Male suicides outnumber female by a factor of three to one and are climbing. Men are dying of a wide range of stress related diseases far too early in their lives. They are dying because they lack a robust network of authentic friendships.

Meanwhile, corporations around the globe are awakening to the dynamic and productive power of relationally intelligent employees. Collaboration, hosting different points of view, holding uncertainty, and being inclusive are now seen as key to innovation, talent retention and profitability.

Growing relational intelligence in our children is becoming a central goal for parents, educators and business leaders, but our culture of masculinity actively suppresses these powerful relational capacities in our sons. What’s more, we have a parallel version of emotional suppression for girls that results in the same outcomes.

Everything we know about human beings tells us that we are widely diverse and varied creatures, but we have one central thing in common. We are all born highly attuned to the nuances of interpersonal signals and non verbal human communication. It is a powerful gift. Yet, as young people, we are often shamed and policed into using those very tools to suppress our own connection in the world.

This is how boys are able to learn, as early as age four, which parts of themselves to hide away. And if we do nothing, effectively leaving the teaching of emotional expression to our culture, our sons and daughters will be taught to hide their authentic emotional selves so completely that eventually, they will no longer know they exist.

It is in this space that some of us become isolated, angry and reactive. Relying ever more heavily on the narrow definition of manhood we are performing, and growing every more angry when it fails to satisfy our basic human need for connection.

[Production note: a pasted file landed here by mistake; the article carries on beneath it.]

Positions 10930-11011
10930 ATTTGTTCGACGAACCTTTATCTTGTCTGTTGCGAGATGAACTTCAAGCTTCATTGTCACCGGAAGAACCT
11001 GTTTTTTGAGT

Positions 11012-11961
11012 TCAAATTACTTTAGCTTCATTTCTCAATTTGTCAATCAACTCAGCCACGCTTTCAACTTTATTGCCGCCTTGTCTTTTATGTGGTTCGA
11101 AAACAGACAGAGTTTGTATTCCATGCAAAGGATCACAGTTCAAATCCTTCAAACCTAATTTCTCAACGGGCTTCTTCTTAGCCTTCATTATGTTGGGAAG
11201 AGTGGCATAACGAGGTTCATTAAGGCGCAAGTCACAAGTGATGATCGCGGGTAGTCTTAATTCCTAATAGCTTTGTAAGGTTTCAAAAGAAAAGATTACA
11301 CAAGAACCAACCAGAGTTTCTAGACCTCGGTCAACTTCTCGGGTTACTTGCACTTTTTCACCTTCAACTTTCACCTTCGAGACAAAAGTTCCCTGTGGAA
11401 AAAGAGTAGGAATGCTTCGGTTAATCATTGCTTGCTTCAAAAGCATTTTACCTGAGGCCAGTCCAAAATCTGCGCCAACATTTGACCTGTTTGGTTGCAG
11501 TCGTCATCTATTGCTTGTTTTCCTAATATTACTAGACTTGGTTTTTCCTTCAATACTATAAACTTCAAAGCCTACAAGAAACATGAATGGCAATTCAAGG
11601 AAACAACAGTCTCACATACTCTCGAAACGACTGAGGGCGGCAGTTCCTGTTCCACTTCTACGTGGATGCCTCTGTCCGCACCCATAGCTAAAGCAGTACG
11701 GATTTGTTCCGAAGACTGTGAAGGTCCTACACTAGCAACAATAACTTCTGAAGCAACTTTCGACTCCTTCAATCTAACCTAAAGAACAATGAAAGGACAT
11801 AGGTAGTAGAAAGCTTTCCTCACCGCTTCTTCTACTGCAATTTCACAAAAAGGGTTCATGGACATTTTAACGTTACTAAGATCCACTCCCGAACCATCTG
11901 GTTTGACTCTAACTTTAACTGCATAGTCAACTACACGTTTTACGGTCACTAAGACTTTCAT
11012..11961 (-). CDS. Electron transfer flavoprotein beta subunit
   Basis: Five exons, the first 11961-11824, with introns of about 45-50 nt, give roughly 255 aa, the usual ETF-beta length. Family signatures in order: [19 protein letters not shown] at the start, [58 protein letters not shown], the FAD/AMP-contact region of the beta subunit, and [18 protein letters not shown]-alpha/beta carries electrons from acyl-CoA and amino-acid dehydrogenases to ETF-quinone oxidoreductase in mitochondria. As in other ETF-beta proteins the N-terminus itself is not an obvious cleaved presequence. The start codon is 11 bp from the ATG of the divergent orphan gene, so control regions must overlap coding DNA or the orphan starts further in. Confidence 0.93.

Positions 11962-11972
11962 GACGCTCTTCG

And the worse part? We angrily police others who fail to make the manhood choices that we make, shaming and attacking men and women who perform versions of manhood or womanhood that don’t follow our narrow rules.

We call this living in the Man Box.

The Good News

The secret to teaching emotional capacities to our sons and daughters is suprisingly simple. Regardless of what damaging narratives the world would teach our children, we can encourage them to grow their relational capacities in the safety of our family relationships. They need only a few primary relationships in which they are free to explore emotional expression.

If we do this joyful relationship building work, our children will reach a tipping point of relational connection and never look back.

Humans are born with incredible skills for tracking and responding to the most nuanced interpersonal cues and signals. But the culture of male emotional toughness takes hold early. By age four, boys start self policing. So, we too, must begin early.
The good news is, we can. All we have to do is start the conversation.

At What Age Are Our Sons First Taught to Man Up?

Judy Chu, author of When Boys Become Boys talks about the suprisingly early age at which boys begin to suppress their need for emotional expression and friendship.

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The Emotional Suppression Cycle for boys

A 30 second animated infographic on the cycle of emotional suppression for boys.